Weak optical signals are common in many science and technology applications. However, they are difficult to detect or deal with due to the incoherent noise inherent in any system. Ph.D. student Benjamin Crockett and his colleagues, under the direction of Professor José Azaña of the National Institute for Scientific Research (INRS), have demonstrated a technique for recovering weak optical signals dominated by noise. Their research was published in the journal Optical.
This achievement is relevant in various fields such as telecommunications, bioimaging and remote sensing. For example, there is considerable loss due to long distance propagation through optical fiber. In light-based biomedical imaging applications, there are limits to light output to avoid damage to living tissue. Similarly, in lidar (laser remote sensing) applications, high optical powers can pose a threat to the eyes of a passerby. In all these cases, the recovery of weak signals dominated by noise remains a major challenge.
Lasers have enabled considerable advances in many areas of research. Yet the problem of sensitivity and noise ultimately leads to an obstacle for further development.
The work, carried out in collaboration with the Montreal telecommunications company Fonex Data Systems Inc., has immediate potential practical interest for the industry.
An innovative approach
The most common approaches are not suitable for recovering a weak signal because they further attenuate the signal or inject more noise. The new method developed by the researchers uses passive amplification of the signal of interest over noise, allowing access to signals that could not be recovered otherwise. No other technique simultaneously increases the energy of the signal of interest while reducing its relative noise content.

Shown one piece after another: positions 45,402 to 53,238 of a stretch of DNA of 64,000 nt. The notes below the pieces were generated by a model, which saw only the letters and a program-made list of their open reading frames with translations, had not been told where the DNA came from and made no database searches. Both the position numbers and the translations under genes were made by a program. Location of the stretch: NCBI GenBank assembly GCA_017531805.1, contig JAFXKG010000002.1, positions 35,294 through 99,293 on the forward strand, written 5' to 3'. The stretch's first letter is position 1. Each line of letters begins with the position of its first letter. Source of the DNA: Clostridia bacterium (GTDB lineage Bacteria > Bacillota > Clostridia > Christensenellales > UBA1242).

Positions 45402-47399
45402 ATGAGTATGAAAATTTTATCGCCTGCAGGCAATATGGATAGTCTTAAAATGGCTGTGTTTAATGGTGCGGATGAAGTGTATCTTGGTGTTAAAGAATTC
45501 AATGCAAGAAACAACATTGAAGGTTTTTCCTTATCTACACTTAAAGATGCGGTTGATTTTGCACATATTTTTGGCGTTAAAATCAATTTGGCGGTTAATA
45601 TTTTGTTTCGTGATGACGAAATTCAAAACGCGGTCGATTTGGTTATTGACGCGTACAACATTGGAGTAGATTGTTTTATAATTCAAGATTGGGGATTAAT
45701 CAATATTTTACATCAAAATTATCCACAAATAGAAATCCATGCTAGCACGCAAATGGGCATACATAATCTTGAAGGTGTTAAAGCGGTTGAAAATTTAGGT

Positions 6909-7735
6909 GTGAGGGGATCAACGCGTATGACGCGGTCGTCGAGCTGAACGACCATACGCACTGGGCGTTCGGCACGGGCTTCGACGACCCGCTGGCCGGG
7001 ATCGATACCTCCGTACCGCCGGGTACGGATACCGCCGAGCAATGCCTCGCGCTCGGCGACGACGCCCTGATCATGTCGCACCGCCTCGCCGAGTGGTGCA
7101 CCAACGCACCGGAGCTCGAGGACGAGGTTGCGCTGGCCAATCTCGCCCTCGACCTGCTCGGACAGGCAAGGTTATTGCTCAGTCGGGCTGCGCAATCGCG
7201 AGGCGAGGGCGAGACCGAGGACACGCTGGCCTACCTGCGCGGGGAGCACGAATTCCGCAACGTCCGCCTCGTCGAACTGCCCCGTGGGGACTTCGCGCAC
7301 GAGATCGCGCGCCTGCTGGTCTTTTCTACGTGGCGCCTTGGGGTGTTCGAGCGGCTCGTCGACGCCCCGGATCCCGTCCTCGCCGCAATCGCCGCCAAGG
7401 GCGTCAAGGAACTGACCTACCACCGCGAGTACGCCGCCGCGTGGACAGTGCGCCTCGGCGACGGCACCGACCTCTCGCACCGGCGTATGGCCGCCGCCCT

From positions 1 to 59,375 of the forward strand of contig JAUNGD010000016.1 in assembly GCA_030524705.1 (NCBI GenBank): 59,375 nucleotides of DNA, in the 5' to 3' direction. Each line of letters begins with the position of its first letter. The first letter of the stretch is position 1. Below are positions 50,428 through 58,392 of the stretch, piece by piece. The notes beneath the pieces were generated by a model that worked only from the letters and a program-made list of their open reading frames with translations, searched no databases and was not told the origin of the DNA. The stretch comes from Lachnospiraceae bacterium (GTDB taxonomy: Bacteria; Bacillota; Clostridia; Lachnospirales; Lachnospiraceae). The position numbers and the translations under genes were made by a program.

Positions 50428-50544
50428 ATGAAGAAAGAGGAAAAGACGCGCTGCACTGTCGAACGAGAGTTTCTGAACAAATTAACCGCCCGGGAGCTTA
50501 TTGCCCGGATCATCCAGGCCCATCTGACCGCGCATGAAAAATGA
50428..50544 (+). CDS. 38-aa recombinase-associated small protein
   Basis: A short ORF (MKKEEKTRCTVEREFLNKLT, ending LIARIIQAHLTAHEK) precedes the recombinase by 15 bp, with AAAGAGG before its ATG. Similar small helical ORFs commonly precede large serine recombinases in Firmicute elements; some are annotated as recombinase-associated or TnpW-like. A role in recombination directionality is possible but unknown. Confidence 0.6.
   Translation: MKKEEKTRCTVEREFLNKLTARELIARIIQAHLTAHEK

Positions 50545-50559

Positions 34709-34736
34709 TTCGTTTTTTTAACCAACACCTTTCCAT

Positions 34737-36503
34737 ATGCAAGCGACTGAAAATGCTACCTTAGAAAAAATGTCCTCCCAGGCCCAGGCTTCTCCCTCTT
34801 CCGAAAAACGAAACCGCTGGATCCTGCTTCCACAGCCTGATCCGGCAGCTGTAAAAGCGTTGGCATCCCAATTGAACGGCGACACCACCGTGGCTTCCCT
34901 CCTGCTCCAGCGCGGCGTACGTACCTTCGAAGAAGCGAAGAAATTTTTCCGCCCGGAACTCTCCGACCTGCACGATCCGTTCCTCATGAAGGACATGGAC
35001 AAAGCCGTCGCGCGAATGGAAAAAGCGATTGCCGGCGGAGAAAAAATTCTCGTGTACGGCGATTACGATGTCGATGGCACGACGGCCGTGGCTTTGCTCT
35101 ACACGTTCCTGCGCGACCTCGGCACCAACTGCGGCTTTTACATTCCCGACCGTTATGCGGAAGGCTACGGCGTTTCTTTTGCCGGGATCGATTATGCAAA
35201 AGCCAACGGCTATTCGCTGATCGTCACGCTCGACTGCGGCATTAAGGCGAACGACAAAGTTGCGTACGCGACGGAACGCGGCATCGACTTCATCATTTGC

To achieve this, the researchers exploit the Talbot self-imaging effect, which is observed when a periodic train of pulses propagates through a dispersive medium such as an optical fiber. It causes different frequency components of light (i.e. different “colors” of light) to travel at different speeds. The Talbot effect was previously used to “stack” or coherently combine consecutive pulses in the incoming train, leading to passive amplification of the peak power of the pulses.
Applications with arbitrary waveforms
In the works reported in OpticalINRS researchers have been able to extend this technique to achieve passive amplification of any given arbitrary signal, with no requirement for periodicity.
“We realized that we could come up with a particular arrangement so that the Talbot effect could be used to amplify aperiodic signals, i.e. virtually any of the signals found in these different practical fields.” says Professor Azaña.
Just as a physical lens can be used to focus a weak and large image into a narrower and more intense beam, the proposed system can be used to redistribute the energy of a weak signal into a series of high intensity pulses. This power focusing effect can be achieved without distorting the shape of the signal (i.e. the information carried) and without increasing the noise along the signal.
The researchers believe that this discovery opens many avenues for future lines of research. It might be possible to adapt this technique for 2D or 3D space images as well, a feat that could have important applications in astronomy research, photography or holography, among others. Additionally, while this demonstration focused on optical waveforms, such as those used in telecommunications, this technique could be adapted to different types of waves, including radio waves, microwaves, plasma, acoustic or still quantum.
Small chip provides a big boost in precision optics
Benjamin Crockett et al, Optical signal denoising by temporal passive amplification, Optical (2021). DOI: 10.1364/OPTICA.428727
Provided by the National Institute for Scientific Research – INRS
Quote: A Novel Amplifying Technique for Weak and Noisy Optical Signals (February 2, 2022) Retrieved February 2, 2022 from https://phys.org/news/2022-02-amplifying-technique-weak-noisy-optical.html
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